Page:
Price Gouging is Good

I haven’t done a financial post in a long time, but I feel I need to defend what most people feel is indefensible: price gouging. What is price gouging? From the Wikipedia.

Price gouging is a pejorative term referring to a situation in which a seller prices goods or commodities much higher than is considered reasonable or fair. This rapid increase in prices occurs after a demand or supply shock: examples include price increases after hurricanes or other natural disasters. In precise, legal usage, it is the name of a crime that applies in some of the United States during civil emergencies.

This topic has surfaced due to the damage caused by Hurricane Sandy. Who can possibly oppose laws that protect victims of a natural disaster from being price gouged? Me and I’ll explain why.

Price gouging is not immoral. It is a normal economic response to a crisis situation when demand is high and supplies are low. When authorities prevent gouging, they remove or reduce the profit incentive for new competitors to increase supplies. The result is fewer entrepreneurs race to the crisis area, which keeps supplies low and delays recovery. The fastest way to get supplies to an area and restore normal prices is to allow price gouging.

The best thing for an area in desperate need of supplies is to have reports that massive price gouging is occurring. Why? Because entrepreneurs in neighboring areas will risk time, capitol and possible injury racing to the scene with those goods. The higher the profit incentive, the more entrepreneurs show up, which restore supplies and lowers the price quicker.

When authorities make or enforce laws against price gouging they discourage entrepreneurs from arriving to the scene with supplies. The price stays “fair”, but the recovery takes longer, because fewer players are willing to take risks when the profit margin is reduced. In addition, they also run legal risks of charging too much and finding themselves in court defending themselves. Better to stay home and not do anything.

It is also condescending for authorities to dictate price levels that free individuals can exchange with each other. If a family is without water or baby formula or insulin shots, then they should be free to pay whatever price it takes, because at that point in time those items do command a greater value.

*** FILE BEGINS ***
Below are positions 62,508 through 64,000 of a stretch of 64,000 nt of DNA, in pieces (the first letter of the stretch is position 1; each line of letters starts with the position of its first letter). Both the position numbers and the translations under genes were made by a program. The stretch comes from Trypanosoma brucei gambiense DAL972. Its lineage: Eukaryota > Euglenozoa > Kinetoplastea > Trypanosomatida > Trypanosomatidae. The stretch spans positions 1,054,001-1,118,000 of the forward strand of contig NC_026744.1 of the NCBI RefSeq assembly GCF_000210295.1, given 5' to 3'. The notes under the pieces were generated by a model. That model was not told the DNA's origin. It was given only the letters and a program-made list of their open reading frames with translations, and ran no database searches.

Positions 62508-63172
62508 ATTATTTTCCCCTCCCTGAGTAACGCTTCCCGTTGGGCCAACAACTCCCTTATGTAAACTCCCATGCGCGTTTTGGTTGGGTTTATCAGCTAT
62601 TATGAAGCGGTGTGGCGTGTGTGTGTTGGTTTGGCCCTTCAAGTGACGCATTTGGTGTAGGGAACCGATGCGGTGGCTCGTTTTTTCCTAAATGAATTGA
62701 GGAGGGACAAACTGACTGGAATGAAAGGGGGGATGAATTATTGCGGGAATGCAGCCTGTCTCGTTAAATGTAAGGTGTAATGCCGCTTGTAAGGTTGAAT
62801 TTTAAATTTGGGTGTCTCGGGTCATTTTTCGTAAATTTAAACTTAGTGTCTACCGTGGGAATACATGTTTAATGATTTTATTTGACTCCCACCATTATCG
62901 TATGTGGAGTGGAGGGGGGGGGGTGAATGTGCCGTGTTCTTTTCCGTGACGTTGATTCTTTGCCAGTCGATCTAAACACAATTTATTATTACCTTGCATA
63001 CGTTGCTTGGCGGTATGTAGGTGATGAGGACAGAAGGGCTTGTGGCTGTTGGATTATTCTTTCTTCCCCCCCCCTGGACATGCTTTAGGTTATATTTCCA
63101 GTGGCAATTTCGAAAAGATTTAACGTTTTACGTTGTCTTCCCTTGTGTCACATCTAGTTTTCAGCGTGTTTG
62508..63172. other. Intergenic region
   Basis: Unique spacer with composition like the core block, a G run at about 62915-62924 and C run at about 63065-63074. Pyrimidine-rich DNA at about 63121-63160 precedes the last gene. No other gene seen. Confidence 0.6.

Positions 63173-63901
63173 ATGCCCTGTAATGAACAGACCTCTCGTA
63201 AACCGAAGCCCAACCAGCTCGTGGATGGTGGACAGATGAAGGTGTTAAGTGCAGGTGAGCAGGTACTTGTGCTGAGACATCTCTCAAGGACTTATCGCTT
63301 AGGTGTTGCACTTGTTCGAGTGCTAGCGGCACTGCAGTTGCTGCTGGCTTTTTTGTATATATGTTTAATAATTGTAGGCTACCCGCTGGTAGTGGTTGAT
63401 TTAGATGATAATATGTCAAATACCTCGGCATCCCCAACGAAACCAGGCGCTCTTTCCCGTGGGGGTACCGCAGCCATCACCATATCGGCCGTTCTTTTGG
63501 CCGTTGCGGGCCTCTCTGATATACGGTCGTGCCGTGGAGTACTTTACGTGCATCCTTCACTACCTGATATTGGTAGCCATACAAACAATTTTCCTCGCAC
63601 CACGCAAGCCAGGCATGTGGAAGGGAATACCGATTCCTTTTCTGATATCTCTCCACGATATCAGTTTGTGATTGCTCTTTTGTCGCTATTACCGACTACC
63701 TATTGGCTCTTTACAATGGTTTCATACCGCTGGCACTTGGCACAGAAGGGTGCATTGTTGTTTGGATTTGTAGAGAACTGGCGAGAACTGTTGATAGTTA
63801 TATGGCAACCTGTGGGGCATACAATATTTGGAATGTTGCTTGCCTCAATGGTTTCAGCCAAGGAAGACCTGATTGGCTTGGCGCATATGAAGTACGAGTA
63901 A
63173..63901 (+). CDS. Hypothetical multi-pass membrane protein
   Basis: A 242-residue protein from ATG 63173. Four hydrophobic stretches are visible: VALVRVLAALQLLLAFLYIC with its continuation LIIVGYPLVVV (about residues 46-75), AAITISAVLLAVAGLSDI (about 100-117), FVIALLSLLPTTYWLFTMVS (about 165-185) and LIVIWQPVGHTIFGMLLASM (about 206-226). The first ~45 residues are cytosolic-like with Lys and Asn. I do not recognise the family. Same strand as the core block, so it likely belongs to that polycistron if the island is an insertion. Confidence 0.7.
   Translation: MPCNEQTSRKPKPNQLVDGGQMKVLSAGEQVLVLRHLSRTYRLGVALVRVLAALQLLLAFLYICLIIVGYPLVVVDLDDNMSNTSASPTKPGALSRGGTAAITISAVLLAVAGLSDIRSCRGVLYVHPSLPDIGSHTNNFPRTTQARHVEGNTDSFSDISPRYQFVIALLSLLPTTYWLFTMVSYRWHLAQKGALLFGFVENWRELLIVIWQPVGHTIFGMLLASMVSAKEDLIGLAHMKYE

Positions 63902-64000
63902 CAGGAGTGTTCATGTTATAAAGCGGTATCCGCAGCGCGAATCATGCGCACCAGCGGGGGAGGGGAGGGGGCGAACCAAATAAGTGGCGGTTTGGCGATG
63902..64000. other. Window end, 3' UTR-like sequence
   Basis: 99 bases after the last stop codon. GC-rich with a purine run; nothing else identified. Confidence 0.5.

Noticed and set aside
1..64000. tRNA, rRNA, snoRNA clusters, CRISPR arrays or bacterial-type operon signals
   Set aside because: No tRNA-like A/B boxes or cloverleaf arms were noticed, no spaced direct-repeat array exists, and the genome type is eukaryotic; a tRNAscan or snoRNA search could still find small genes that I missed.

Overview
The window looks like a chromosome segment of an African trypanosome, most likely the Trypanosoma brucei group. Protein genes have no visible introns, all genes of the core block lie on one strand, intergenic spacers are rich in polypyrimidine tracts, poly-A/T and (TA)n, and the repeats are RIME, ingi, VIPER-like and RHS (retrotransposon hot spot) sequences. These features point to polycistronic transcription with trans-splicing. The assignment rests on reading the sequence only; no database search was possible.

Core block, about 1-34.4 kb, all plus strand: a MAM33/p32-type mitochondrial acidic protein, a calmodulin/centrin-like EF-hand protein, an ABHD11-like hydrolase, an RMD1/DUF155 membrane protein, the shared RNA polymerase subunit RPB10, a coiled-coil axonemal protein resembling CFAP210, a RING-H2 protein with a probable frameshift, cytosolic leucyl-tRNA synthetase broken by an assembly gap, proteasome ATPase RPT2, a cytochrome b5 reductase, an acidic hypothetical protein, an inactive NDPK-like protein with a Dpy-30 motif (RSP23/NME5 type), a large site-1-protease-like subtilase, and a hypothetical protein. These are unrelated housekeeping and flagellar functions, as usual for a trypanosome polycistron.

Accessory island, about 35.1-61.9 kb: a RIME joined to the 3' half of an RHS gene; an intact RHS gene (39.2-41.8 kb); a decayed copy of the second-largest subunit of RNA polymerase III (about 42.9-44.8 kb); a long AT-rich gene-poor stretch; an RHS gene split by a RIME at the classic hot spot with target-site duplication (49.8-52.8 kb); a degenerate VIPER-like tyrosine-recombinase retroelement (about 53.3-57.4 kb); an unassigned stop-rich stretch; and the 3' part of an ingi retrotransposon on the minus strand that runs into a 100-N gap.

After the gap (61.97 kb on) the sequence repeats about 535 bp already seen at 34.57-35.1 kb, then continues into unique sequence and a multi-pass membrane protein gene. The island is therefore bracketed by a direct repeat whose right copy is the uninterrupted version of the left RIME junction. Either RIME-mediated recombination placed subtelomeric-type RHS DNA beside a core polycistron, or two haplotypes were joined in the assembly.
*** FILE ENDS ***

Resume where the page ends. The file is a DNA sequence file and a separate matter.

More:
Some will say that price gouging isn’t fair to the poor. But I would retort that not allowing those with more money to pay the higher price isn’t fair to them. At least when the higher prices are paid, that capital can be used to acquire more supplies, which will drive down prices. This ultimately benefits the poor as the crisis time is reduced.

If I haven’t convinced you then I highly recommend the EconTalk podcast Munger on Price Gouging.

Mike Munger of Duke University recounts the harrowing (and fascinating) experience of being in the path of a hurricane and the economic forces that were set in motion as a result. One of the most important is the import of urgent supplies when thousands of people are without electricity.

 

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Comments

  1. dhammy says

    Price gouging should be allowed. Prices will normalize over time…basic economics.

    But we should still be able to shame the gougers…

  2. Jim says

    Great post MAS,
    I also think that if my small neighborhood hardware store decides to stock a surplus of snow shovels, that take up a large portion of its small storage room, they should be able to charge more when that first huge snow storm hits. Thus, allowing gauging not only brings in more players after the fact (as you argue), but would also lead existing providers to invest more on resources ahead of the event.

  3. Matthew says

    This has the following embedded assumptions:

    1) Entrepreneurs are rational enough.
    2) There will be no collusion
    3) Entrepreneurs have the necessary skills to enter an area quickly enough to meet the demand

    Using the price gouging is good, Somalia would be the best “country” in disaster response in the world with the most vibrant and thriving economy.

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